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Whistle pig pancakes

Posted 8/9/2012   Updated 8/8/2012 Email story   Print story

    


Commentary by 1st Lt. David Liapis
366th Fighter Wing


8/9/2012 - MOUNTAIN HOME AIR FORCE BASE, Idaho -- If you've been here during the spring months, you've undoubtedly seen thousands of tiny ground squirrels, affectionately known as "whistle pigs," running across the roadways.

In many cases though, the unfortunate rodents don't quite make it all the way to the other side before becoming "whistle pig pancakes." Not a savory thought?

What's even less pleasant to think about is what it would be like to experience something similar because your situational awareness while on a road run was hindered by some tunes being pumped into your ears.

Not that you're going to become an "Airman pancake," unless, of course, the vehicle you meet is a 10,000 pound forklift, but the results can still be devastating. That is why the Air Force has created a policy in Air Force Instruction 91-207 that applies to "All persons at any time on an AF installation, includ[ing] all leased, owned or privatized property, including housing areas."

The AFI states, "Wearing portable headphones, earphones, cellular phones, iPods, or other listening and entertainment devices (other than hearing aids) while walking, jogging, running, bicycling, skating or skateboarding on roadways is prohibited..."

"Great! Running just became that much more (fill in the blank)," you might be thinking. "Why does the Air Force have to make doing physical training so difficult?"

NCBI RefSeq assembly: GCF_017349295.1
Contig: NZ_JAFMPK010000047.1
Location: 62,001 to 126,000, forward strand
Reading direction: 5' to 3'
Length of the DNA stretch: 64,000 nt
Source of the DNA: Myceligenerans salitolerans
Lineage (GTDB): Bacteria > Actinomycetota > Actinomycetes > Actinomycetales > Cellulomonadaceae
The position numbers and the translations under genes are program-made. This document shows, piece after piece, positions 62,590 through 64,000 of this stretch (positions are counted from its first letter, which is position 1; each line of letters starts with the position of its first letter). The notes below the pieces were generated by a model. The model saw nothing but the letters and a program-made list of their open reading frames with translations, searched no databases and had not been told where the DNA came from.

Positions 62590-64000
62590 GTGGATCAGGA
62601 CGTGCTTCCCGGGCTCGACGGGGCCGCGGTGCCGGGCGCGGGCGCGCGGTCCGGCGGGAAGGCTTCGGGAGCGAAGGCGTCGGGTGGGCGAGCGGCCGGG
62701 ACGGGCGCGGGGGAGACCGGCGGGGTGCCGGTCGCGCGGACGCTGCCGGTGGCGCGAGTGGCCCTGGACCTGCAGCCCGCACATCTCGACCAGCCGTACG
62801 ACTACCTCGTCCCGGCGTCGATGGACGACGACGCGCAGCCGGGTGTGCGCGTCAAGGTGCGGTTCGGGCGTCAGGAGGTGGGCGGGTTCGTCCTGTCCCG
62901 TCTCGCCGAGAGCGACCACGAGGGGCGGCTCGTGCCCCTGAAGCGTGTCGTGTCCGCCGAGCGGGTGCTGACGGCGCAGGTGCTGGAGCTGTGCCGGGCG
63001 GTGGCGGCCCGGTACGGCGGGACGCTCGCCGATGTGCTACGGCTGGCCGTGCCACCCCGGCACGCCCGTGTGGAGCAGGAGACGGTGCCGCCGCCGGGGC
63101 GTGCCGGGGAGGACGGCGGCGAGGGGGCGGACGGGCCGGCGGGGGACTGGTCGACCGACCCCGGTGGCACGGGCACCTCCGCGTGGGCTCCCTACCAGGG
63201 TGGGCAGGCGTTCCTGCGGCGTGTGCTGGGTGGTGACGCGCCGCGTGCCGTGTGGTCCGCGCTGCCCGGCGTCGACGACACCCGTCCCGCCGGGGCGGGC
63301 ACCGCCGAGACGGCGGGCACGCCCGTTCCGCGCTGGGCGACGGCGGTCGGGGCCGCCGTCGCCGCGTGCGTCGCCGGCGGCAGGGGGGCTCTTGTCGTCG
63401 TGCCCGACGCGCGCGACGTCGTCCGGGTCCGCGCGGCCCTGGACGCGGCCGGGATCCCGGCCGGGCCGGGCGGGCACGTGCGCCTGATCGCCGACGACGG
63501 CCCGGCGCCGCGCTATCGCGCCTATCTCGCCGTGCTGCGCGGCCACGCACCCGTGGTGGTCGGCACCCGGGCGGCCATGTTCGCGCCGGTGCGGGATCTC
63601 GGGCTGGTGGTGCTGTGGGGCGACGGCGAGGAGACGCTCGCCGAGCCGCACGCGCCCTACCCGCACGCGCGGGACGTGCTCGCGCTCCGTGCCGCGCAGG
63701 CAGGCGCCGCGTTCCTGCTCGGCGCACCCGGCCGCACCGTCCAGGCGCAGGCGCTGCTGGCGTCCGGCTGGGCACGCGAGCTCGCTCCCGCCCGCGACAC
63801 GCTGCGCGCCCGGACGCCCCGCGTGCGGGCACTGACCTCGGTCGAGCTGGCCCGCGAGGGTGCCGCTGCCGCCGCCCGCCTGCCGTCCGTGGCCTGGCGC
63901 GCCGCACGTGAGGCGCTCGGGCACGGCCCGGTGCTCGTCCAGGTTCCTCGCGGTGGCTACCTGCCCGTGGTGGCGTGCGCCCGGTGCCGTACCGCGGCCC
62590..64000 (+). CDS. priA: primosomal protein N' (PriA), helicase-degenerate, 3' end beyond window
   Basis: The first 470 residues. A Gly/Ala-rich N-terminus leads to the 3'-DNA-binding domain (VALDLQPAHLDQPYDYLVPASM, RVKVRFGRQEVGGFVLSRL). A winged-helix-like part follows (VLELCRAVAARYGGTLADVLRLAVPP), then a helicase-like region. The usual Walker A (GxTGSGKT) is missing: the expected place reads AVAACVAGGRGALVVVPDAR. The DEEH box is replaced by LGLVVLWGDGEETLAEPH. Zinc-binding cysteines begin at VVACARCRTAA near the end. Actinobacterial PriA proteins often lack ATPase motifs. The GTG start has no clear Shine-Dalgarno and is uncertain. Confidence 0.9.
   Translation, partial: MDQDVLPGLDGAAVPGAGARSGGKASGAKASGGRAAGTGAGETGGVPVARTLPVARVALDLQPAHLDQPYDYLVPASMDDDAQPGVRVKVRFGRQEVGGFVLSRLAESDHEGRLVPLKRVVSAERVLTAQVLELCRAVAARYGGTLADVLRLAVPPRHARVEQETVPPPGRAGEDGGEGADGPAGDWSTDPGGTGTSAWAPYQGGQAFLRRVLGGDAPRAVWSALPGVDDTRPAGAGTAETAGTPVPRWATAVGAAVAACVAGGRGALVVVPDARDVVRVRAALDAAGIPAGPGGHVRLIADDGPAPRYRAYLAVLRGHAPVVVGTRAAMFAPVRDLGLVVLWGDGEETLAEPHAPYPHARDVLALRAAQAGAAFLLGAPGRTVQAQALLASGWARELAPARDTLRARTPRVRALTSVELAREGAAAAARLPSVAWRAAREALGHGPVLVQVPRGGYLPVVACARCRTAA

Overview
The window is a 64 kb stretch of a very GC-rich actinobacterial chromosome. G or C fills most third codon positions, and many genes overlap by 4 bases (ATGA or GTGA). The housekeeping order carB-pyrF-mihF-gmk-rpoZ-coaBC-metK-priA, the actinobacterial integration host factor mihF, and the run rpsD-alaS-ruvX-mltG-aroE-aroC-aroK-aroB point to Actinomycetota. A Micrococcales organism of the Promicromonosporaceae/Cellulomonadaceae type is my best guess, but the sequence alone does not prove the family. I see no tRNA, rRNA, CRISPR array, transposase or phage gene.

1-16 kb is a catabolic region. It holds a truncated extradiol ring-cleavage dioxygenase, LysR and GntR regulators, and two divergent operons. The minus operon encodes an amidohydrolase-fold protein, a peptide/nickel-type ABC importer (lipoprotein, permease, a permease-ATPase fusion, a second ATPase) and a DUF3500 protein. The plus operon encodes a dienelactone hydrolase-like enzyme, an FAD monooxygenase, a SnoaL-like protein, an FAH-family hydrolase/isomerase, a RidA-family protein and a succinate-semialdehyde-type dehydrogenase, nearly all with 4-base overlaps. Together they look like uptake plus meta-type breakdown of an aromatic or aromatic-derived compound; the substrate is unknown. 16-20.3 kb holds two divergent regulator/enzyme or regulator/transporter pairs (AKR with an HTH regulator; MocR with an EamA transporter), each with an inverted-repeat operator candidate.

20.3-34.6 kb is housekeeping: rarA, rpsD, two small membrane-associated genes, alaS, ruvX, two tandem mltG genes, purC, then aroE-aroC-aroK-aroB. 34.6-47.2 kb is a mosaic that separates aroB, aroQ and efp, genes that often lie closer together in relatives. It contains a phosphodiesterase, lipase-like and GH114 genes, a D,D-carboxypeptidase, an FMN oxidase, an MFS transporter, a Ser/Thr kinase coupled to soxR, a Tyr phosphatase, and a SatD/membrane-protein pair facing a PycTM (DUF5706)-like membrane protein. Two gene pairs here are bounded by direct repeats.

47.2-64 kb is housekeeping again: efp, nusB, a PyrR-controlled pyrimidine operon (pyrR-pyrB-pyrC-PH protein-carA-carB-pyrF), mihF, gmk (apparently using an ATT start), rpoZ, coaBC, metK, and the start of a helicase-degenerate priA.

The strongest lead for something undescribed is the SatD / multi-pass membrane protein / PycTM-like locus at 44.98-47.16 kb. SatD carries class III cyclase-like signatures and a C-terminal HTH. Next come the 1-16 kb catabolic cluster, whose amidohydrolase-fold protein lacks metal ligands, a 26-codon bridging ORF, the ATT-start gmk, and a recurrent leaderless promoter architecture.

The AFI answer is that the "Use of listening devices impairs recognition of emergency signals, alarms, announcements, approaching vehicles, human speech, and outside noise in general."

Whether it's somebody's wayward pooch nipping at your heels without your knowledge until your leg becomes lunch, or a distracted driver offering you the opportunity to "make like a whistle pig," the simple fact is the increased situational awareness might be what keeps you from an unplanned hospital visit.

"I can't beat feet to the rhythm of my music? Now what?" you might ask.

Most Air Force installations offer a variety of locations where you can safely run and rock at the same time. MHAFB boasts the fitness center running track, the one-mile circuit loop by the Gunfighter Club and miles of paths and sidewalks. Just be sure to remove your earpieces in addition to the usual "looking both ways" when crossing the street.

Running is a must, and for many, so is listening to music while doing so. Just make sure you are doing both safely and in accordance with AFI 91-207. That is, unless you want the chance to learn what it's like to be a flattened ground squirrel.

Contact your wing safety office for more information on this and other ground safety topics.



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